What’s the difference between knowledge and wisdom?

Knowledge is knowing a tomato is a fruit. Wisdom is not putting it in a fruit salad. An oldie, but a goodie. Essentially if it has seeds, its a fruit (tomatoes, olives, cucumbers, legumes as well as apples and pears). Vegetables are the non-flowering bits like leaves (spinach and kale), roots (carrots and turnips) and tubers (potatoes). We tend to talk about fruit and vegetables more from their culinary use – vegetables are savory, fruits are sweet, but botanically speaking this distinction is not correct. Confusing, I know.

Speaking of old, I discovered the pure joy of growing bucket loads of tomatoes when I discovered heirlooms. There are so many varieties, from bite size cherries to big whoppers for hamburgers. A personal favorite, at least aesthetically, is the black and red (pictured in an earlier post). I can’t go past a yellow tomato to add an extra sweet taste and color to a salad, and as a crime fiction lover my personal name favorite is the Tomato Ananas Noir, because who doesn’t love a noir right? The Noir is huge and delicious, just like a good book, and gets darker as it ripens. The tomato even wrote its own thriller back in the middle ages. Wealthy people often ate from pewter plates, but items with high acid content like tomatoes made lead to leach into the food, causing lead poisoning and death. Tomatoes were considered toxic for about 400 years after that.

Of course growing bucket loads of tomatoes, one needs to find creative ways to serve and preserve them. There’s nothing quite like eating paddock to plate, but it does require research to fossick out new recipes so you don’t feel like you are eating the same meal three times a day, day in, day out. My most recent new find was the shortcrust tomato pie. Easy to make with a nice rustic finish (pictured).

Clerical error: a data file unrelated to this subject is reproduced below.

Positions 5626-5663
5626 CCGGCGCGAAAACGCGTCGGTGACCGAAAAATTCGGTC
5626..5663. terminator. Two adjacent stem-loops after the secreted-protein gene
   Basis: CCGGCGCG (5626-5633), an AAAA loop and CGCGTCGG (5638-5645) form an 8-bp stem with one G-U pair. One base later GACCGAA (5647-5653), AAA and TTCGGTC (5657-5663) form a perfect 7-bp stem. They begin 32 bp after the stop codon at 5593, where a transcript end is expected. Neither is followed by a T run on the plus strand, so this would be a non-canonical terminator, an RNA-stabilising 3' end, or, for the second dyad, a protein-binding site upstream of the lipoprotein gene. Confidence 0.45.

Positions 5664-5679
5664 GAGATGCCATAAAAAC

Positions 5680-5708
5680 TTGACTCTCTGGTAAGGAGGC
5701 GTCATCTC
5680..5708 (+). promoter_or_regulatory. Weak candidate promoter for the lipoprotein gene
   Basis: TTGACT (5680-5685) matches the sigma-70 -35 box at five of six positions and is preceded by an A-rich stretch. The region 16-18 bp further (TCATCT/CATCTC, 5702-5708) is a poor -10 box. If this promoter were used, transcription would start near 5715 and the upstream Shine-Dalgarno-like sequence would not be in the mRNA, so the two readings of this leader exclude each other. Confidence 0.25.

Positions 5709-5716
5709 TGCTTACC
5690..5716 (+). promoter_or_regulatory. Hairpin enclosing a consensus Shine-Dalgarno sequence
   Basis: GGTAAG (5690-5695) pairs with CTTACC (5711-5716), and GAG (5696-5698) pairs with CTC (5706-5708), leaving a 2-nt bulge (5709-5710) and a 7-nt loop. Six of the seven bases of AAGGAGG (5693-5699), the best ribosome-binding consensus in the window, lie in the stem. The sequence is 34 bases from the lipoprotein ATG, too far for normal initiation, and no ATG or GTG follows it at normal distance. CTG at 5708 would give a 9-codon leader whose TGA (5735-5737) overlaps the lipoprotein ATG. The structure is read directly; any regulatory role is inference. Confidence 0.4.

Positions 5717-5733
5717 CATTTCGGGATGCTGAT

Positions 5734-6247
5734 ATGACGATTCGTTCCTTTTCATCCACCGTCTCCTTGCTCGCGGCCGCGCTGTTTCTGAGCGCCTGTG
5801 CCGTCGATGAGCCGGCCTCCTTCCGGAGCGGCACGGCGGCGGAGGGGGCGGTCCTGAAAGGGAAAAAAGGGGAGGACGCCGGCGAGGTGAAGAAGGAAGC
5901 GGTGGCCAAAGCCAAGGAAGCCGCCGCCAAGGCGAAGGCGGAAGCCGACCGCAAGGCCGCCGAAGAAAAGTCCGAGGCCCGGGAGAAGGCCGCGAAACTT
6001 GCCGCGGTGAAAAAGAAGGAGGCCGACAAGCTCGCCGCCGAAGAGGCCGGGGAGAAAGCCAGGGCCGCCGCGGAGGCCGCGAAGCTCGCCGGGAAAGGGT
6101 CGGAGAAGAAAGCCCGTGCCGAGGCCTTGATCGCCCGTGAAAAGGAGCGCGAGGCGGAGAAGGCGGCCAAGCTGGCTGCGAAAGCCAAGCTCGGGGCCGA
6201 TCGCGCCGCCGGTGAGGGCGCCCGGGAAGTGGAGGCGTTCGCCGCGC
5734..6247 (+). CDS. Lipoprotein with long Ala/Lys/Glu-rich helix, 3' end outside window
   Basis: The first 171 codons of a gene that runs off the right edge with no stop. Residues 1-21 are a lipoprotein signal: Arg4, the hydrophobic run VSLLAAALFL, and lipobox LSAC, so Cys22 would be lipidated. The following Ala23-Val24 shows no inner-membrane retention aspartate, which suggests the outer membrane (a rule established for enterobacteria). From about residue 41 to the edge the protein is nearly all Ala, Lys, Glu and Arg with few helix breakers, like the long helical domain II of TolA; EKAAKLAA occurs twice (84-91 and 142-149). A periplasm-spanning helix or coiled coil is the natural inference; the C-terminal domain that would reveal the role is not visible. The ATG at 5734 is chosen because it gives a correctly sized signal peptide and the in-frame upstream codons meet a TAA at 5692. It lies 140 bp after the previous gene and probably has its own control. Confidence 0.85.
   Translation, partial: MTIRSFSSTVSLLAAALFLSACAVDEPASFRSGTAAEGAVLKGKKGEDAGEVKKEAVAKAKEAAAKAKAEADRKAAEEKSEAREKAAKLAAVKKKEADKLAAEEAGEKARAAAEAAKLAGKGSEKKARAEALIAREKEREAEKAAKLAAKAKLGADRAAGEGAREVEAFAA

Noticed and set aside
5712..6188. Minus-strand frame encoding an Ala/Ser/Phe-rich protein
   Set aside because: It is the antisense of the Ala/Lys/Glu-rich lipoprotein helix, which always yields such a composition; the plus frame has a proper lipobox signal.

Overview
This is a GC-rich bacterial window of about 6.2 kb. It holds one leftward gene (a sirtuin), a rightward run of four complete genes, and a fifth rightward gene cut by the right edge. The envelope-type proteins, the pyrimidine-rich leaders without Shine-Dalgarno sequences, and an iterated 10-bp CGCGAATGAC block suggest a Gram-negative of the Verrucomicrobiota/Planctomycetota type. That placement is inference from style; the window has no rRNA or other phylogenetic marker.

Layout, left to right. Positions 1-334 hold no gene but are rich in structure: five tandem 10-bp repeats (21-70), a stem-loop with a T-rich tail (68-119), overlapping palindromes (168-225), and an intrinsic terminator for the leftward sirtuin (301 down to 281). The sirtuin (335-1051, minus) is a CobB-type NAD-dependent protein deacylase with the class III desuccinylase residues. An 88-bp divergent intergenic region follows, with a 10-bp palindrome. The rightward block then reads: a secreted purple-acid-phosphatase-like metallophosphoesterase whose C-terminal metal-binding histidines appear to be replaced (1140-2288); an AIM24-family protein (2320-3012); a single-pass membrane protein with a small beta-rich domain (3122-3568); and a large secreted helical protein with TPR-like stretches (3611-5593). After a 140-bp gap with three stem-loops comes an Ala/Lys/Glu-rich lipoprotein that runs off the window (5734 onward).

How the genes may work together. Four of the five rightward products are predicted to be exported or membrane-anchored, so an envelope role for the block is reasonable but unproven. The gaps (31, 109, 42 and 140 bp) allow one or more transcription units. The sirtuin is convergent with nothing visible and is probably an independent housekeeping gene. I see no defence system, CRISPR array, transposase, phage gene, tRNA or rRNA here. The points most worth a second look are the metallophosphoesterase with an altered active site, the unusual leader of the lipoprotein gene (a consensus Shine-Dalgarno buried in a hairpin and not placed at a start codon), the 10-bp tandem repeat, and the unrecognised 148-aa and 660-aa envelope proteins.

Shortcrust tomato pie

Oven temperature: 220/220 Celsius fan-forced

Pastry:
• 2 cups plain flour
• 150g butter
• 1 egg yolk
• 2 tblsp chilled water

Mix flour and butter in  a food processor till it resembles breadcrumbs.  Add egg yolk and chilled water.  Process until the mixture almost comes together.  Add a little extra water if needed.  Place dough on a lightly floured surface and knead until smooth. Roll out the dough between two sheets of baking paper to about 30cm and refrigerate for 30 minutes on a backing tray.

Pie:
• 1 tblsp olive oil
• 1 clove garlic
• 1/2 tsp mixed dried herbs
• 1/3 cup grated parmesan cheese
• 450g small tomatoes (I use cherry or other small varieties and cut in half)
• 1 lightly beaten egg
• basil leaves

Combine the olive oil, garlic and herbs in a small bowl.  Sprinkle the parmesan over the pastry, leaving a 3cm border. Arrange the tomatoes over the parmesan.  Spoon the oil mixture over the tomatoes and fold the pastry edges in over the filling.  Brush the pastry edge with egg and season the pie with salt and pepper.  Bake in the oven for about 30-35 minutes until the pastry is crisp and golden and the tomatoes are tender. Sprinkle with basil leaves and serve.

What’s your favorite tomato dish?

Image: Shortcrust tomato pie

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